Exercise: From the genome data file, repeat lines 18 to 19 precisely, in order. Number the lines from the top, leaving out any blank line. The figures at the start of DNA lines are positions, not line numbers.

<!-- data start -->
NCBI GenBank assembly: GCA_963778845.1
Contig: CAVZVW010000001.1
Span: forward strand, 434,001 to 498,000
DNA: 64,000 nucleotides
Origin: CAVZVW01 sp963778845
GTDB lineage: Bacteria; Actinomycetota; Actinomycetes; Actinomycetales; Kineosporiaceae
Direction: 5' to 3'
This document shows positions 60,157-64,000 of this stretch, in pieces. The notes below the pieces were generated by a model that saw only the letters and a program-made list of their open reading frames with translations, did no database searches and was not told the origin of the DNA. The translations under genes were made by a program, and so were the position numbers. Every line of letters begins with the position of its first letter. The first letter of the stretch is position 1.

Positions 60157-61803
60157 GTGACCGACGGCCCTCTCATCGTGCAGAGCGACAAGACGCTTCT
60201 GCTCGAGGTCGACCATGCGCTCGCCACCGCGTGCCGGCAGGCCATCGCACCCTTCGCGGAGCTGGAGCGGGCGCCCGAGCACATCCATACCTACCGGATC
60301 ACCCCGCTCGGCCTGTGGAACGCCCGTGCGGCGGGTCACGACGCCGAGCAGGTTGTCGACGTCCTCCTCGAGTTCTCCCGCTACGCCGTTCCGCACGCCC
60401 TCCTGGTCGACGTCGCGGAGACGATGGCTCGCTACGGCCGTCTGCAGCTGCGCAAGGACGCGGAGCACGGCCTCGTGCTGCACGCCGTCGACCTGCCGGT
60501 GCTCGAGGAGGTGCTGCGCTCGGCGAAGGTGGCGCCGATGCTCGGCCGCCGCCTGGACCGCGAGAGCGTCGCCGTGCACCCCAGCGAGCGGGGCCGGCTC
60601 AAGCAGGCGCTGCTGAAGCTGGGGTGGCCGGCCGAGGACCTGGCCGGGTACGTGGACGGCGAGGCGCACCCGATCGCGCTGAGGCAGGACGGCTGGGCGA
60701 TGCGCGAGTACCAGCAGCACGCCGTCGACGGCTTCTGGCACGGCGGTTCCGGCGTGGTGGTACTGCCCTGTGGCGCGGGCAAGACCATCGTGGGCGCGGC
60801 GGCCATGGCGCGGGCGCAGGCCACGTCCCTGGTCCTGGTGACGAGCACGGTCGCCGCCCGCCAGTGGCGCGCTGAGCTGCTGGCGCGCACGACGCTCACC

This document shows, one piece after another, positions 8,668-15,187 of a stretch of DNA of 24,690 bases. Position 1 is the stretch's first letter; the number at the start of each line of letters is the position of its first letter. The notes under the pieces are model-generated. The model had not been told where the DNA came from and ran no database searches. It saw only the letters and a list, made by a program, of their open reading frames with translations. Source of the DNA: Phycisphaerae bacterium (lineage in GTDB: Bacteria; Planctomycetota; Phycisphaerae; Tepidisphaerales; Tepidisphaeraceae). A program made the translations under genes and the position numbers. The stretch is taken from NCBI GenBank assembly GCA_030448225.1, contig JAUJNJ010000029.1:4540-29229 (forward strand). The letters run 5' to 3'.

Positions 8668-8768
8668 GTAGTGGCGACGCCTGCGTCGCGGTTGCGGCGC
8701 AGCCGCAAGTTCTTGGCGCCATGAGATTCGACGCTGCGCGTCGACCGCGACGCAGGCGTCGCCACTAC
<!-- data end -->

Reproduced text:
This document shows, one piece after another, positions 8,668-15,187 of a stretch of DNA of 24,690 bases. Position 1 is the stretch's first letter; the number at the start of each line of letters is the position of its first letter. The notes under the pieces are model-generated. The model had not been told where the DNA came from and ran no database searches. It saw only the letters and a list, made by a program, of their open reading frames with translations. Source of the DNA: Phycisphaerae bacterium (lineage in GTDB: Bacteria; Planctomycetota; Phycisphaerae; Tepidisphaerales; Tepidisphaeraceae). A program made the translations under genes and the position numbers. The stretch is taken from NCBI GenBank assembly GCA_030448225.1, contig JAUJNJ010000029.1:4540-29229 (forward strand). The letters run 5' to 3'.

Positions 8668-8768